The University of Texas at San Antonio has banned the ‘Come and Take It’ chant from its college football games and other athletic events after a petition denouncing it gained hundreds of signatures.
On social media, critics accused the university president of making a “spineless decision” to ban the phrase. The school’s president, Taylor Eighmy, sent an email to all students, faculty, and staff on Tuesday announcing that the school would no longer allow the phrase to be featured as a rallying cry on flags and banners.
At UTSA football games in San Antonio, a large ‘Come and Take It’ flag is usually unfurled in the student section at the start of the fourth quarter at around the same time that a cannon is fired. The phrase ‘Come and Take It’ was made popular beginning in 1835, when Texan colonists refused to give back a cannon that was left to them by the Mexican military in order to fend off attacks by Native Americans.
In August, a UTSA professor, Ellen Riojas Clark, circulated an online petition arguing that the slogan and the flags and banners that bear it should be banned from school football games. “Referencing the infamous flag from the Battle of Gonzales, this is a slogan that embodies both anti-Mexican and pro-slavery sentiments,” Clark writes in the petition.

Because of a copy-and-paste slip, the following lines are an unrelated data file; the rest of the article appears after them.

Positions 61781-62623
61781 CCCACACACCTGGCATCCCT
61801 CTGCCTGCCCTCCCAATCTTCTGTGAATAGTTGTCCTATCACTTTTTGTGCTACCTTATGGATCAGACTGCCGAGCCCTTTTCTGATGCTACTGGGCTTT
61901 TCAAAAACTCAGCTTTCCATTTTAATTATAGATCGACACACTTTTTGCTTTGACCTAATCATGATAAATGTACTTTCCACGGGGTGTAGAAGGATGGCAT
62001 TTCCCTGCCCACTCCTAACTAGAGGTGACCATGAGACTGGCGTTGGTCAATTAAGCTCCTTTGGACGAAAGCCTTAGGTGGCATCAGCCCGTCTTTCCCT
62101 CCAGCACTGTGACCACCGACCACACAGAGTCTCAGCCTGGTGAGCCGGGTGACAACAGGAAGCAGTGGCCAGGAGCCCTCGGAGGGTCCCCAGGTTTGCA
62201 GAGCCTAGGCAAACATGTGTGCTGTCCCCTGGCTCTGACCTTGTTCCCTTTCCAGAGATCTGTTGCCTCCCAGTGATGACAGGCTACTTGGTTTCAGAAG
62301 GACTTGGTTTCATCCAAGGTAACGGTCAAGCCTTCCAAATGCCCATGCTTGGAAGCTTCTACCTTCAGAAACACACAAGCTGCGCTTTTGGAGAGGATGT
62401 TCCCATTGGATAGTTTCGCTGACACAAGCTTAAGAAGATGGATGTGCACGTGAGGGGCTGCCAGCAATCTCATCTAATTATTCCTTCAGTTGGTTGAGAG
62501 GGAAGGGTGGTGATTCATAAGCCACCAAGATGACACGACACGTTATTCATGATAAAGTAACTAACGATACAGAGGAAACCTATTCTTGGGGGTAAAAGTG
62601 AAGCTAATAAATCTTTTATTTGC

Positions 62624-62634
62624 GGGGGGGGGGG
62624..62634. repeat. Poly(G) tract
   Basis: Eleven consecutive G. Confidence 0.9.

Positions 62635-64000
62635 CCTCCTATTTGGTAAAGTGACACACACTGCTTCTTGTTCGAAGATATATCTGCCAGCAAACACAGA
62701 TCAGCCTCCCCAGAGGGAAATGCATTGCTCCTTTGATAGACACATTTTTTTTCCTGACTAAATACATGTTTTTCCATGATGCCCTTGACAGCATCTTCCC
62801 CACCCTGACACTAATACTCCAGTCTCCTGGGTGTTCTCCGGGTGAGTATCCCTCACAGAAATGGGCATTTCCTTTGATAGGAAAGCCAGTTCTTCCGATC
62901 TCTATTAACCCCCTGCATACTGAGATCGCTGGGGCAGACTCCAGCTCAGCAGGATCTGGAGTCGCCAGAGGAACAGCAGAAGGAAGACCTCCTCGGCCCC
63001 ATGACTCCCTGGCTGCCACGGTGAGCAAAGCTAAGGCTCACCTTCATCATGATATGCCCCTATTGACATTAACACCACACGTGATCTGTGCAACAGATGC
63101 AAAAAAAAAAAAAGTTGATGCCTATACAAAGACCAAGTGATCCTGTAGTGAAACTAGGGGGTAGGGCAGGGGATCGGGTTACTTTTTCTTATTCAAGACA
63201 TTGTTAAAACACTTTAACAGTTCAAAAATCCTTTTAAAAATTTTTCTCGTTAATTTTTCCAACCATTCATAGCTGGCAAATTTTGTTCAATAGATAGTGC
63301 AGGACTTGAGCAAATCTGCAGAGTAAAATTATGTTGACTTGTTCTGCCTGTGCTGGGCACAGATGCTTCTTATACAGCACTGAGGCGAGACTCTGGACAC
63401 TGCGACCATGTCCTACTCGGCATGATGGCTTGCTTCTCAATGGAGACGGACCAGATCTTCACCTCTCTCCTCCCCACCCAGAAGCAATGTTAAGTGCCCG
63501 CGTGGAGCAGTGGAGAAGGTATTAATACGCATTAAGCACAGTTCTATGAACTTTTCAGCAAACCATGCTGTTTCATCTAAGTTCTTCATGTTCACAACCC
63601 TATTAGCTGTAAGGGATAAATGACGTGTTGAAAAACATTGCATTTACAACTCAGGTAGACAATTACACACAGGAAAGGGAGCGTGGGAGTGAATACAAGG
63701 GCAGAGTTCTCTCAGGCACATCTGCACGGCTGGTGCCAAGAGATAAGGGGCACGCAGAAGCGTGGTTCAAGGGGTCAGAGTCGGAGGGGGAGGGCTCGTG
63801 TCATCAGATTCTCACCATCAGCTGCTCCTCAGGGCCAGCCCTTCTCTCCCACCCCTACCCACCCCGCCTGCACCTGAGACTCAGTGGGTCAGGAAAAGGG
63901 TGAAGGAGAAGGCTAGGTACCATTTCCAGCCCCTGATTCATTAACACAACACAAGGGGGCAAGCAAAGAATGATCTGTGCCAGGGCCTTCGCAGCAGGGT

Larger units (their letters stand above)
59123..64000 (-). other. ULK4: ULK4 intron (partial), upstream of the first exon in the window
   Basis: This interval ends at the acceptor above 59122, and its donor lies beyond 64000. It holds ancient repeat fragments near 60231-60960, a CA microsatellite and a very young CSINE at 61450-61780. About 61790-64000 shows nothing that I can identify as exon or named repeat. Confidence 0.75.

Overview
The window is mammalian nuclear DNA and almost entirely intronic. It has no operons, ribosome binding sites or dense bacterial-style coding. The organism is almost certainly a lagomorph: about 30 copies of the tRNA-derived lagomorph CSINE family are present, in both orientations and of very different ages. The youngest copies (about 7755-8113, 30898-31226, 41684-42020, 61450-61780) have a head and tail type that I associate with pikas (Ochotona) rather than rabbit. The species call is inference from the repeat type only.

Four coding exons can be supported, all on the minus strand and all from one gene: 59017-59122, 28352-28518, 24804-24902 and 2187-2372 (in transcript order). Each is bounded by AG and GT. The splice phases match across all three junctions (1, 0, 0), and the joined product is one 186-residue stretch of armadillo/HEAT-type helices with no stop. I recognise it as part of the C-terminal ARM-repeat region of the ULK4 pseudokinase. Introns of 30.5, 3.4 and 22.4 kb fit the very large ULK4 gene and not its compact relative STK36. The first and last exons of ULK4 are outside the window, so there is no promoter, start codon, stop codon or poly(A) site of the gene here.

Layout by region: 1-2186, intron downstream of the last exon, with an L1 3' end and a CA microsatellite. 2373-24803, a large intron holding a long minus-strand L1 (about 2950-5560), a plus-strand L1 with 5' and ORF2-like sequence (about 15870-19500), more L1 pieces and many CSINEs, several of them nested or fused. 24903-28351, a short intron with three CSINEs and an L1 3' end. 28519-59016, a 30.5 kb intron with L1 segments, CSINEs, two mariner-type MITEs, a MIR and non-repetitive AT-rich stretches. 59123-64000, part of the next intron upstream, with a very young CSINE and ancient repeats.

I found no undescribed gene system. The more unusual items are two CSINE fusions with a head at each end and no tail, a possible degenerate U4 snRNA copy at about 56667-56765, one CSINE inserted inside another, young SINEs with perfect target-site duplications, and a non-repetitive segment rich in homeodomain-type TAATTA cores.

Clark continues: “Though UTSA is officially a Hispanic-serving institution, it has been criticized on multiple occasions for its failures to truly serve the Mexican American majority population in which it is located. We call for a public apology from UTSA President Taylor Eighmy and UTSA Vice President for Intercollegiate Athletics Lisa Campos, as well as the immediate removal of the “Come and Take It” sign.”
After the petition generated nearly 1,000 signatures, Eighmy announced that he was forming a ‘task force’ to look into the matter. Last week, he dissolved the task force and ordered the slogan banned from campus. “After much research, consultation and deliberation, I am ending this rather young UTSA Athletics tradition at this time and will not be proceeding with the task force,” Eighmy wrote.
“The matter has become a distraction from our mission and is likely to continue shifting our focus away from our work yet to be accomplished,” he continued. “I especially recognize that this decision will be unpopular with many of our loyal fans.”
UTSA will also remove the phrase from its ‘digital environment’ as well as ‘licensed merchandise,’ according to the school president. On social media, critics lamented ‘woke cancel culture’ gone amok. Others, on the other hand, agreed with the decision. Others joked that perhaps the slogan could be changed into something synonymous, like ‘approach and grasp it.’
ARTICLE: PAUL MURDOCH
MANAGING EDITOR: CARSON CHOATE
PHOTO CREDITS: ABC NEWS
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